Thursday, March 8, 2012

The Heritage Trail, Nevis

Sitting in the Mt. Nevis Hotel’s open-air dining room, you are treated to a beautiful view of Nevis, the ocean, and St. Kitts.  The air fresh and a light breeze carries the sweet scent of the ocean.  It is divine.  We are the only ones in the restaurant; others having breakfasted earlier.  Today we are following the Heritage Trail around the island, fitting in as much as we can, without rushing through anything.

Mt. Nevis Hotel and Restaurant

On our way back down the mountain we stop at Cottle Church or what remains of it.  Built in 1824 by Thomas Cottle, who worshipped here with his family alongside his slaves.  It was illegal for slaves to worship at the time so the church was never consecrated.  Thomas Cottle died 4 years following its opening.
Cottle Church

Our next stop is Herbert’s Beach just south of Nisbet Plantation.  Driving down the dirt road there is a huge fire burning as well as a backhoe digging up trees; looks like the area is to be developed, and it is no wonder.  The water and view here are gorgeous.  If it wasn’t for the dilapidated bar and surrounding garbage it would be a wonderful destination for a day of swimming/snorkeling and sunning. 

Herbert's Beach

Continuing south on the main road, we briefly stop at St. James Anglican Church which houses the only black crucifix in the Caribbean…

St. James Anglican Church
… and then go in search of the Eden Brown Estate.  We almost miss it, it is so overgrown.  The estate, said to be haunted, is in terrible disrepair.  If something is not done soon, this historical landmark will crumble and be forgotten.  The buildings are covered in vines, and wandering around the grounds you are hard pressed to see that there are actually buildings behind all the shrubbery and overgrowth.
Eden Brown Estate
We crawl through an old window of the main house to get a better lookinside.  The estate was home to Julia Huggins, whose brother died in a duel with her fiancé the night before her wedding.  While her  fiancé lived, he went on to propose to another woman—perhaps this was the reason behind the duel—and Julia lived out her life here as a recluse and is said to still wander the ruins.  I do hope someone will adopt this project soon and clear the grounds for future generations to enjoy.

The highlight of the day is the New River and Coconut Walk Estates on the east side of the island.  New River, an old sugar plantation, is full of beautiful, rusty mechanisms from the steam-powered mill.  We are inside the mill taking photos, when I look up and realize just how precarious the tin roof is.  Right above my head dangles a large, sharp piece of wood; the wind is blowing making the wood creek and the tin screech.  Perhaps it is best to move on.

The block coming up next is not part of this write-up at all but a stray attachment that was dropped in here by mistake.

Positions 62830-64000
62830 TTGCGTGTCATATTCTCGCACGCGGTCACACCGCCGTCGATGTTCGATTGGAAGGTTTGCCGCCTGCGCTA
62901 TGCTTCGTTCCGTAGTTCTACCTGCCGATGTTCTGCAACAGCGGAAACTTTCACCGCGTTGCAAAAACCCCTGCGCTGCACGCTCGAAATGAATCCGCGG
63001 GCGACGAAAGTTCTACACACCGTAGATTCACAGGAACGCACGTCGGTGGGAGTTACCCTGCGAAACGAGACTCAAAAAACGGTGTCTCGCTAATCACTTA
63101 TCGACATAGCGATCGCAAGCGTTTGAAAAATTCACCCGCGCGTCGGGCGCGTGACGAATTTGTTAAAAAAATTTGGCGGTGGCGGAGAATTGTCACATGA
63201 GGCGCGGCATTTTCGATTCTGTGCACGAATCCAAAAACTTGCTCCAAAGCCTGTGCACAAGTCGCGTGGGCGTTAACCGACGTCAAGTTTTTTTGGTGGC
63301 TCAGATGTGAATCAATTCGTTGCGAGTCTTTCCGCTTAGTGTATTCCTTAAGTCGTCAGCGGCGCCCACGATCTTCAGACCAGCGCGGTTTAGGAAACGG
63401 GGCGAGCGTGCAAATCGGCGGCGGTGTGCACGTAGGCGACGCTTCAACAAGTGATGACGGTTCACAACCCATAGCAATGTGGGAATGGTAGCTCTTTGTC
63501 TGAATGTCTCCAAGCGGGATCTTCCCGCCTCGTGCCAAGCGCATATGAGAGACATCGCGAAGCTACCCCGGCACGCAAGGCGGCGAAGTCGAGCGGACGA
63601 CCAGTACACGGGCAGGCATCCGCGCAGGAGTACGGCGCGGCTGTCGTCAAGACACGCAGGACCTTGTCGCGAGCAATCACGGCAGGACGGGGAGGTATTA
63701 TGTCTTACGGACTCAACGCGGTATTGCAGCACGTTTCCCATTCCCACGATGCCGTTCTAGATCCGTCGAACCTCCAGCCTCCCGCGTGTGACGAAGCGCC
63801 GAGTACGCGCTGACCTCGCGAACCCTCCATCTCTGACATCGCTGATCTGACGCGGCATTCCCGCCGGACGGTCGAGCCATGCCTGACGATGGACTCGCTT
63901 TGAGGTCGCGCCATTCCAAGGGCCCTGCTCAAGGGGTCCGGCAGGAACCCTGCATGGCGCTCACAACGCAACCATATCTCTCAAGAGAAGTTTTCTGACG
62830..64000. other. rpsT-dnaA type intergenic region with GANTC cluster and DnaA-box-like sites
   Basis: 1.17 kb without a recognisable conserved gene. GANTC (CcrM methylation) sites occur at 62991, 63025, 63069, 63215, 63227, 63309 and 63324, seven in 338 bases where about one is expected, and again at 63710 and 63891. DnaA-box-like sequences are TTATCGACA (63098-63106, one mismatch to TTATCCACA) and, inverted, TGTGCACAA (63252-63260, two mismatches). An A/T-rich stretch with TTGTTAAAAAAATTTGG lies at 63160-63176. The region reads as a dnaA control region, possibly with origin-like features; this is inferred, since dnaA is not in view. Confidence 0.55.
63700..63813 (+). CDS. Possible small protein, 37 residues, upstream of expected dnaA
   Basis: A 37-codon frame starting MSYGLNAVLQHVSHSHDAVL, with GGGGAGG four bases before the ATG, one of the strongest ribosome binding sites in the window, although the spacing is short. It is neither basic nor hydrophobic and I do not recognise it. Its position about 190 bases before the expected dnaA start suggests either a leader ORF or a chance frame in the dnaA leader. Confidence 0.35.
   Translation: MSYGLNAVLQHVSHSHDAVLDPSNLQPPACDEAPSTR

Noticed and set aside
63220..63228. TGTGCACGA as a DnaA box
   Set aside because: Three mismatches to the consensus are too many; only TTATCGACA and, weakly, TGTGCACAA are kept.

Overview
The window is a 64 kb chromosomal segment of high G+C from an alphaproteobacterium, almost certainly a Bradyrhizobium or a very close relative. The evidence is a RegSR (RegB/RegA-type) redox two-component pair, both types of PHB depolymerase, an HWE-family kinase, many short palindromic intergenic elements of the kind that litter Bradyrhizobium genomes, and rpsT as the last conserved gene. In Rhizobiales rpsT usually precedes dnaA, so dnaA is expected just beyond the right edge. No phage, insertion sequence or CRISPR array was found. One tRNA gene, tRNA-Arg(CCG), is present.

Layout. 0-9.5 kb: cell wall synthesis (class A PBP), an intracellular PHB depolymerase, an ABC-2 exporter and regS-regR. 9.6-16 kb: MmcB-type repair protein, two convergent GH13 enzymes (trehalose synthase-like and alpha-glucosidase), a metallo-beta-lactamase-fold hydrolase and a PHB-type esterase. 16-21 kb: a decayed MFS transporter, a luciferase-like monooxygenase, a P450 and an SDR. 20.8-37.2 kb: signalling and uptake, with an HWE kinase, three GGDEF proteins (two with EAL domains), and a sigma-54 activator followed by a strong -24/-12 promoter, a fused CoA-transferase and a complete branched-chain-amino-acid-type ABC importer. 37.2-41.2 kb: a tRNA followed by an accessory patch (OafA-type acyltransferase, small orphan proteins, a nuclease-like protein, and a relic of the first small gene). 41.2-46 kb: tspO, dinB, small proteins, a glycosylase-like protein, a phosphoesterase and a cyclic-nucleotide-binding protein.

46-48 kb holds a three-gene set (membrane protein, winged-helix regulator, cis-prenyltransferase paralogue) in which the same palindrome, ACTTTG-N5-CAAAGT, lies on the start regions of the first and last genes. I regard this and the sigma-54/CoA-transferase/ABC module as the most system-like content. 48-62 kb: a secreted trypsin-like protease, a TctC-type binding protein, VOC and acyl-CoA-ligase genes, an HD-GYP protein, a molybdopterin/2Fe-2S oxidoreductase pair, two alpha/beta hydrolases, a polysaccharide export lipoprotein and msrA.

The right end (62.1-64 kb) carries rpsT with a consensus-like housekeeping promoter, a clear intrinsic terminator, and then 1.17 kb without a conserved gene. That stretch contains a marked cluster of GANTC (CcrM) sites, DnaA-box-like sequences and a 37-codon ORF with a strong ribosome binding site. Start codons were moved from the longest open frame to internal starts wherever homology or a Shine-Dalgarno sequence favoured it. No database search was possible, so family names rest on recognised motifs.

New River Estate

We are walking down the trail toward the sea when a large group of goats round the corner.  Seeing us, they turn tail and head back the other way.  I do not even have time to think about grabbing my camera.  We pass a cotton field on our left and then we are at Coconut Walk (once upon a time coconut trees lined the drive).  There is a large lime kiln, still in use today, where coral is fired into lime to be added to concrete for construction.

Further down the road we see the dwellings at the edge of the ocean that are part of the Arawak Indian site.  The road we have traveled down is obviously not made for cars, so Mr. Man and I take the road on the other side of the cotton field to see if it will accommodate a car, as the ruins are too far to walk to, but we are eager to continue exploring.  Luckily, this road leads back to the dirt road where we have parked the car and we thankfully climb aboard and turn on the AC before heading toward the sea.  When we get close we see wild donkeys who are watching us closely and keeping their distance.  The two small buildings are right at the water’s edge.

A little weary from our morning of exploring, we stop for lunch in the open-air restaurant at The Hermitage.  What a charming and quaint plantation inn.  The main house, of which the restaurant is a part, consists of several rooms: a lovely bar with pictures of the owner’s racing horse, dining room, a lovely sitting room, and a library.  All the rooms are decorated with British antiques and are cozy and inviting.  I envision having cocktails with fellow guests in the evenings before retiring to one of the colorful cottages dotting the property.  The only thing lacking is the beach.

The Hermitage Plantation Inn

After our delicious lunch we follow in the footsteps of some other tourists and sneak a peek inside the “Blue Cottage,” and then wander around the grounds.  There is a inviting swimming pool behind tall hedges affording bathers privacy from the main house, and several raised beds of vegetables, and a green house.  It really is lovely.

In the late afternoon we head back to the house to snorkel.  Unfortunately, there is nothing to see in the shallows which extend out a ways from the shore.  To really snorkel one must walk out to the reef, which is currently being battered by waves and isn’t inviting at all.  We settle for swimming instead.  The water is cool and refreshing, and we find ourselves carried southward.  Trying to swim back toward the tiny bit of sand in front of our house, we find that we can make no headway against the pull of the tide.  We are forced to swim to shore and then walk back in the shallows.

Time for a nap before dinner.

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